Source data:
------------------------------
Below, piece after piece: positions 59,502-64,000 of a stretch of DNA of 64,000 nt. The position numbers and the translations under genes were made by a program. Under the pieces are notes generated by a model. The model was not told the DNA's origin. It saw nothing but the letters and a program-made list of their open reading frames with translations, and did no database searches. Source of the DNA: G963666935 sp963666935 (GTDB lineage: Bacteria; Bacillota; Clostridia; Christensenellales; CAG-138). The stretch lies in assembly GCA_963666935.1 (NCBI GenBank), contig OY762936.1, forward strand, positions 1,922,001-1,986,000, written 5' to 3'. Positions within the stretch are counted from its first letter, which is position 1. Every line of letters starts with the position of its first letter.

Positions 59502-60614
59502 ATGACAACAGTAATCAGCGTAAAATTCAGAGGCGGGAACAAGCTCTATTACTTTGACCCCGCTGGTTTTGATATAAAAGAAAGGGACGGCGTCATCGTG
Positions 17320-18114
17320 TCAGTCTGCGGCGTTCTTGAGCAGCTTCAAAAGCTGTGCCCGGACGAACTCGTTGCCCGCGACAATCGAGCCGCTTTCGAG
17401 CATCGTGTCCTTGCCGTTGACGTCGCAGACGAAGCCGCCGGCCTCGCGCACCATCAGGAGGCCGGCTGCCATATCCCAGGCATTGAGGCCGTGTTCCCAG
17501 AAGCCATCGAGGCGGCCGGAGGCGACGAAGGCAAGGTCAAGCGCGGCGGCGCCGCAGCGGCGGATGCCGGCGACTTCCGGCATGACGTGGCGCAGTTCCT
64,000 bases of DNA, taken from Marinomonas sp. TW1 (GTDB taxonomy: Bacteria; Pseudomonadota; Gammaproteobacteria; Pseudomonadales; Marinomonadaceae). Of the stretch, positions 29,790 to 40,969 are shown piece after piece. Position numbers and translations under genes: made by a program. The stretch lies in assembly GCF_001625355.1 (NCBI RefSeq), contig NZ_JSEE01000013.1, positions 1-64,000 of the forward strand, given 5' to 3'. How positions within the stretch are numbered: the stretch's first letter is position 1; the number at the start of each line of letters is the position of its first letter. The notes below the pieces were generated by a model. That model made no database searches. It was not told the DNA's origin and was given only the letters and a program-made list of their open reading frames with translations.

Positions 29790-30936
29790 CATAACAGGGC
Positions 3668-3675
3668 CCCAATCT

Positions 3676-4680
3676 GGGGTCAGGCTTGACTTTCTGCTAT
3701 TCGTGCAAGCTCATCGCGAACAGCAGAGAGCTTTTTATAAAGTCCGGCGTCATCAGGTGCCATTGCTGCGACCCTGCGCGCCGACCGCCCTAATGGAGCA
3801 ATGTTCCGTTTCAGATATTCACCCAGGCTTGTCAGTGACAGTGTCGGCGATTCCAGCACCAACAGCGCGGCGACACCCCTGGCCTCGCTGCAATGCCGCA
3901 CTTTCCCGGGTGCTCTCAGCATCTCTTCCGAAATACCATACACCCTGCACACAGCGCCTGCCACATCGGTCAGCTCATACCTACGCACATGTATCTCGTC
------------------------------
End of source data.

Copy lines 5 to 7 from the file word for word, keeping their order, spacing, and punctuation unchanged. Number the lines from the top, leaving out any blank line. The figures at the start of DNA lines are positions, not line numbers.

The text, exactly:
17320 TCAGTCTGCGGCGTTCTTGAGCAGCTTCAAAAGCTGTGCCCGGACGAACTCGTTGCCCGCGACAATCGAGCCGCTTTCGAG
17401 CATCGTGTCCTTGCCGTTGACGTCGCAGACGAAGCCGCCGGCCTCGCGCACCATCAGGAGGCCGGCTGCCATATCCCAGGCATTGAGGCCGTGTTCCCAG
17501 AAGCCATCGAGGCGGCCGGAGGCGACGAAGGCAAGGTCAAGCGCGGCGGCGCCGCAGCGGCGGATGCCGGCGACTTCCGGCATGACGTGGCGCAGTTCCT